Does cheating matter for uncontested divorce in DuPage County?
If you have been cheated on, that’s too bad. But the best thing to do may be to move on as quickly as possible.
Cheating and impact on the divorce “waiting period”
If you want to file for divorce in Illinois, you have to be a resident in Illinois for the 90 days proceeding filing for divorce.
But aside from the 90 day “waiting period” to file, there is possibly another waiting period that has to be completed.
Whether or not you have to complete the second waiting period depends upon the “grounds” you allege for your divorce.
When you allege “fault” grounds, such as infidelity or mental cruelty, there is no second waiting period. But 99% of people don’t allege any fault grounds. Why? It’s unproductive to have a trial where one has to prove mental cruelty or infidelity – whether or not there was mental cruelty or fidelity has no legal impact on property division, for example.
Therefore, almost everyone gets divorced after alleging “irreconcilable differences” as the grounds for their divorce.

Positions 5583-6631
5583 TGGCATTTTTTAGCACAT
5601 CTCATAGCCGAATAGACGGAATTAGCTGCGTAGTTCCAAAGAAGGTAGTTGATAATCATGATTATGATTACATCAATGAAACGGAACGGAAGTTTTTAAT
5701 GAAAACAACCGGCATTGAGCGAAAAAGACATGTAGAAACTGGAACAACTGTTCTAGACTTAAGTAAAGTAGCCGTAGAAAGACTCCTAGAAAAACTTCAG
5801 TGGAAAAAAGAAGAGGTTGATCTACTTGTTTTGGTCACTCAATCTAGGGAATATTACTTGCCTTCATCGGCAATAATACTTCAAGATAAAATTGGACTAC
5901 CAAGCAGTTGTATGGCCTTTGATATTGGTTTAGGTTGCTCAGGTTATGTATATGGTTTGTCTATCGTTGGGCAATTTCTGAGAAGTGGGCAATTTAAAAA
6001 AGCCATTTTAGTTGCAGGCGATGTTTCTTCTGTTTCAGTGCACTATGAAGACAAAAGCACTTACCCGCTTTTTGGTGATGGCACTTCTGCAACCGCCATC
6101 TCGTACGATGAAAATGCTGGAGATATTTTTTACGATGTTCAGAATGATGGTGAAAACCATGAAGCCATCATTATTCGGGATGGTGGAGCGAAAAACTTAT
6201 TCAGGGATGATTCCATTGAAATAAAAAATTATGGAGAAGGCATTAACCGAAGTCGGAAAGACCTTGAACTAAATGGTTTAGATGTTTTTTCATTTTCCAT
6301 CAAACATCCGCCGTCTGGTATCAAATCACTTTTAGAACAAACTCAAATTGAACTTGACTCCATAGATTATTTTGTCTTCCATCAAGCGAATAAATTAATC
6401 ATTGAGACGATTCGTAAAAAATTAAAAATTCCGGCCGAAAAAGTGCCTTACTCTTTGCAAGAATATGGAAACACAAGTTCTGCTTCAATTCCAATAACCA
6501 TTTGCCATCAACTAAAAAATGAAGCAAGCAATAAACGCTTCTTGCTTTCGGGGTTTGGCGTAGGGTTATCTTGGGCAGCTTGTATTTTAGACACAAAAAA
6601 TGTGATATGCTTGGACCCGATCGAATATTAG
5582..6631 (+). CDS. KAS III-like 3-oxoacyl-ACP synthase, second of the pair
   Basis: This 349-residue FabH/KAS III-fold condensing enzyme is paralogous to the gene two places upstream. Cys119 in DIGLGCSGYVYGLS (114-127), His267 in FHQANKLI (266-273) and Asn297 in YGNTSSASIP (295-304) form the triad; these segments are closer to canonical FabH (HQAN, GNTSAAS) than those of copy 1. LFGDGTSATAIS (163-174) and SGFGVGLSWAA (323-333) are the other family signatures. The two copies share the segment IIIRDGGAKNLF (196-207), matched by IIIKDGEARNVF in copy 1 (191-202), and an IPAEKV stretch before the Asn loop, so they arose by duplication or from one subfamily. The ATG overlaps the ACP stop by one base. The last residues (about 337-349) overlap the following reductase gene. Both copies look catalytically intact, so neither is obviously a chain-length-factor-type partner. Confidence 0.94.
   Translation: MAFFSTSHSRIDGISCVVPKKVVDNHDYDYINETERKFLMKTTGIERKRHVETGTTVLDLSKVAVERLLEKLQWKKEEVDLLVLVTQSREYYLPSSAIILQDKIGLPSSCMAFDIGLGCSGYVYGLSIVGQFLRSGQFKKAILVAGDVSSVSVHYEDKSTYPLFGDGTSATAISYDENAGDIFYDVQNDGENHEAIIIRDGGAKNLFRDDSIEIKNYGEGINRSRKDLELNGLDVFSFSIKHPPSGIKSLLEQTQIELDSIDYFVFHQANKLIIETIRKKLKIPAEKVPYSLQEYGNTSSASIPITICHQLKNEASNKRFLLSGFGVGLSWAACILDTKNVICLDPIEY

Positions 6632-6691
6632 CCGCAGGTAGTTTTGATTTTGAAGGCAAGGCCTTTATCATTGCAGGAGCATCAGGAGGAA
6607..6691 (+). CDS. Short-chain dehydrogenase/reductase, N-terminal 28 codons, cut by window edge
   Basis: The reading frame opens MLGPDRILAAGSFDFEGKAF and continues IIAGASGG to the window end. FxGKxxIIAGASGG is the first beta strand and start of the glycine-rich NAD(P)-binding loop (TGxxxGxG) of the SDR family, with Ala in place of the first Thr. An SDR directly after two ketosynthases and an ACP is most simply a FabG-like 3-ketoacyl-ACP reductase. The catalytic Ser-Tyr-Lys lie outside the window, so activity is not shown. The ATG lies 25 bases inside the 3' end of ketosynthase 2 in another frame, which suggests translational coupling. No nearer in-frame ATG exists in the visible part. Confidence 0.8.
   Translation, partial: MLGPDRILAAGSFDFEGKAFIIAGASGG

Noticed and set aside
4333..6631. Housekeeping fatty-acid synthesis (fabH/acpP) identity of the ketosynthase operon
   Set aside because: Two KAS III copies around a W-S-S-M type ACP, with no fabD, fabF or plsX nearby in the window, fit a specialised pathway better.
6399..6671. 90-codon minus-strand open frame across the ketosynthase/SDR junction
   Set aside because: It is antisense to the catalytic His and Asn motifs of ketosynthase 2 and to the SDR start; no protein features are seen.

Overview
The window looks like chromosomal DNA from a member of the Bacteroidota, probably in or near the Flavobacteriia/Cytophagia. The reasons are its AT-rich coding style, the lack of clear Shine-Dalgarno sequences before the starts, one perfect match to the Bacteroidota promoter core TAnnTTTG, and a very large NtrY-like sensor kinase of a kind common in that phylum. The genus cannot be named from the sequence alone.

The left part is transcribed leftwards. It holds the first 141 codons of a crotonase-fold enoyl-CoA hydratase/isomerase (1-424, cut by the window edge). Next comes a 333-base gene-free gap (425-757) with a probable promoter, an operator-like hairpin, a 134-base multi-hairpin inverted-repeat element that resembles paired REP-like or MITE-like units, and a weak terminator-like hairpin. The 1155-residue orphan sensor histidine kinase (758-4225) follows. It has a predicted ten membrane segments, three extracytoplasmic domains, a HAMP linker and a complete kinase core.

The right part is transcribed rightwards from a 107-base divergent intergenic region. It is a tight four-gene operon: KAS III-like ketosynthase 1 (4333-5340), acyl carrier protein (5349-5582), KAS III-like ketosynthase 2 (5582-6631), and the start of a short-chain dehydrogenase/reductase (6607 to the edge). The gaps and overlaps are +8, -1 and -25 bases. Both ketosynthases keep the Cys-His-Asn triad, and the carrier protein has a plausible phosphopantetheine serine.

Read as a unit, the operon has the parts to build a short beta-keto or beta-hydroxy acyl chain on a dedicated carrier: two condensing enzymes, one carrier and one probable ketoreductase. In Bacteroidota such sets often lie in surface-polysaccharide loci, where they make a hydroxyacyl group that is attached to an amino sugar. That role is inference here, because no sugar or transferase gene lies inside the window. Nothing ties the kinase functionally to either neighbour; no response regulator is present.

For a divorce with irreconcilable differences as grounds, by default there is a two-year waiting period between the time the divorce can be granted by the court and the time the parties began living “separate and apart.”
However, if both parties agree, the two-year waiting period can be waived, making leaving only a 6-month waiting period.
Dividing marital property
Marital property is divided when spouses get divorced. A person who was cheated on may feel wrong, but the court doesn’t punish the wrongdoer by awarded more property to the victim of the adultery.
Dissipation of marital assets
Dissipation is when, after or during the breakdown of a marriage, a spouse spends marital funds on non-marital purposes. For example, buying a secrete condo for a girlfriend. The issue of dissipation is the only area in which adultery is pragmatically relevant – though indirectly.
Spousal Support, known as “alimony”
Did your husband or wife cheat on you? If so, that hurts. But from a legal standpoint, it has no relevance to the amount of alimony that will be awarded.